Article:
Runnymede Racing’s Alwaysmining charged to the lead at the start and was never threatened en route to a two and a half-length score in the $100,000 Maryland Juvenile Futurity at Laurel Park on Saturday, Dec. 8, defeating stakes winners Our Braintrust and Scrap Copper, who finished second and third.

Guided by Daniel Centeno, the son of Stay Thirsty registered his first stakes victory in a sharp 1:21.91 for the seven furlongs. It was his second straight gate-to-wire win, following a 10-length romp in allowance company at Laurel on Oct. 27.

Alwaysmining launched his career in April at Keeneland while racing for James McIngvale, who purchased the dark bay colt for $130,000 at the previous fall’s Keeneland September yearling sale. In his fourth start, Alwaysmining easily won a maiden special weight at Laurel for McIngvale, then was sold privately to Runnymede Racing. In his three most recent starts, he has been sent out by Fair Hill-based trainer Kelly Rubley.

“I’ve been very happy with how he’s been training coming into this race. The last race was obviously quite impressive,” Rubley said. “I think the fun part about this horse is that he’s versatile. He’s won at a mile, he won at five and a half and now seven [furlongs], so the possibilities are endless. We’ll see how he comes back from this. We’re going to enjoy today.”

Alwaysmining is the first stakes winner bred in the name of longtime Maryland horsewoman Avla “Poppet” Pitts, who regularly foals out a couple of mares each year at her Hitchcock Plains Farm in Fallston. Her two broodmares currently in residence are Rey Lake, an 16-year-old daughter of Meadowlake, and Alwaysmining’s 15-year-old dam What Will Be.

Purchased privately by Pitts from breeders Wayne and Susie Chatfield-Taylor late in her racing career at the end of the 2009 season, What Will Be retired with four wins in 33 starts and earnings of $128,529. The daughter of Anees has become a solid producer, delivering six consecutive foals, and four of her first five foals are winners. Pitts regularly sells each year’s babies as short yearlings at the Keeneland January Horses of All Ages sale – Alwaysmining brought $32,000 when purchased by 3-D Bloodstock. The mare’s 2017 filly, a daughter of Jimmy Creed, sold for $37,000 this past January. The highest price of What Will Be’s short yearlings was Fletcher Is Golden, a son of Majestic Warrior sold for $57,000 in 2014. He went back through the ring later that year, selling for $110,000 at Ocala.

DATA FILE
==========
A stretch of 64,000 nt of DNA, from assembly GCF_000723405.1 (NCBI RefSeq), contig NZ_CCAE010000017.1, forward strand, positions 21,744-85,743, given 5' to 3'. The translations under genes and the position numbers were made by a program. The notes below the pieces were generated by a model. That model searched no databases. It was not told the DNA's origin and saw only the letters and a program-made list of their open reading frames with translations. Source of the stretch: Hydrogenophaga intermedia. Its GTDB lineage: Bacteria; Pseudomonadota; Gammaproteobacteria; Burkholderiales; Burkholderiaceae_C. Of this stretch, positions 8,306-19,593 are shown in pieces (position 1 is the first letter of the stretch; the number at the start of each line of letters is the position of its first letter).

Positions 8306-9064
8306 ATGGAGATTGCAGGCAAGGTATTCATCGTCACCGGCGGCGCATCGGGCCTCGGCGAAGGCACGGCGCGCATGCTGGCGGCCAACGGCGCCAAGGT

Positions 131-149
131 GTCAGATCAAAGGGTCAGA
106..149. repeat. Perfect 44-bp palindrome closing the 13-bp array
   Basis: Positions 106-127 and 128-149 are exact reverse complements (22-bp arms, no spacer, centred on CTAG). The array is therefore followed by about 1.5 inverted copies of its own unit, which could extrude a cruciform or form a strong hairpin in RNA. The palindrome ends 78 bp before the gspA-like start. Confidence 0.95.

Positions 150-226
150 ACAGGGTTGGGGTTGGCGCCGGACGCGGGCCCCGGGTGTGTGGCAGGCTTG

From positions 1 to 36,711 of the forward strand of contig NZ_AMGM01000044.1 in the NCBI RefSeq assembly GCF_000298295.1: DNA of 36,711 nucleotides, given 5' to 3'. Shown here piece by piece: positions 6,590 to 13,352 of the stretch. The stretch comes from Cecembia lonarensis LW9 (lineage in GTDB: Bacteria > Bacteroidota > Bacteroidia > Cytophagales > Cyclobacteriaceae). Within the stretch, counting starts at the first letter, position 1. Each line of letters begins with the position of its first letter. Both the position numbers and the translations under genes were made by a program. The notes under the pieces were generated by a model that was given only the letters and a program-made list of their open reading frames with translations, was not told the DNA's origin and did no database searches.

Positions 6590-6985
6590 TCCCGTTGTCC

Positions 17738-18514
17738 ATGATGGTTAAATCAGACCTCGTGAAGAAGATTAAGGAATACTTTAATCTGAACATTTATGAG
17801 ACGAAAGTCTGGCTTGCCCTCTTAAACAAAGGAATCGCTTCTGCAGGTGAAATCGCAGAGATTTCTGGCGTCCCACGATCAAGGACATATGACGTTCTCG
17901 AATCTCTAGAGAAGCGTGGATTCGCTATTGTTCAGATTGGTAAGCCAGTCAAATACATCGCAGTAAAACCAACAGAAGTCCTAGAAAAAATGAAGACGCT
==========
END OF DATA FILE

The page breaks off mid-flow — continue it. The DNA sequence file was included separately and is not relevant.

Pitts oversees the foalings, with the help of neighbor Vivian Rall. “I have fun with them as babies, and then they go down to Hunter Valley in Kentucky for sales prep the first part of December,” she said. What Will Be’s chestnut filly by Fast Anna is in Kentucky now. The mare was bred to Shackleford for 2019, and will likely go to Klimt this upcoming season. Both stallions stand at Darby Dan Farm in Lexington – What Will Be was booked to Klimt in 2018, “but the day she was ready to be bred he was booked, so that’s how we ended up with Shackleford,” said Pitts.

Read more about the running of the Maryland Juvenile Futurity here http://www.laurelpark.com/race-info/news/alwaysmining-strikes-gold-maryland-juvenile-futurity

More News

A brief history of the Maryland-bred champions

For more than half of the first part of the 20th century, the best runners to come out of Maryland were glorified, eagerly followed and granted a lot of press. But they were never officially honored. That changed with the runners of 1962 when the editorial staff of The Maryland Horse selected the “best” of the year and published a “poll” in the January 1963 issue. Led by writer and magazine researcher Joe Hickey, with assistance of editor Snowden Carter and the magazine’s business manager Louise Pascal, six divisional winners (2-year-old male and female, 3-year-old male and female, older male and steeplechaser) and Horse of the Year honors were bestowed.

Read more ...

First Blofeld foal arrives at Murmur Farm

The first foal for Murmur Farm stallion Blofeld was born on March 1 at the farm in Darlington, Md., when David Baxter’s mare Stormin Casey delivered a chestnut filly. The other nine foals out of the In Case mare are all winners.

Read more ...

Holy Boss has first U.S. foals on the ground

The first U.S. foal for Grade 2 stakes-winning sprinter Holy Boss was born Jan. 28 at Anchor & Hope Farm in Port Deposit, Md. The bay filly out of the Kipling mare Kip Berries was bred by Lady Olivia At North Cliff.

Read more ...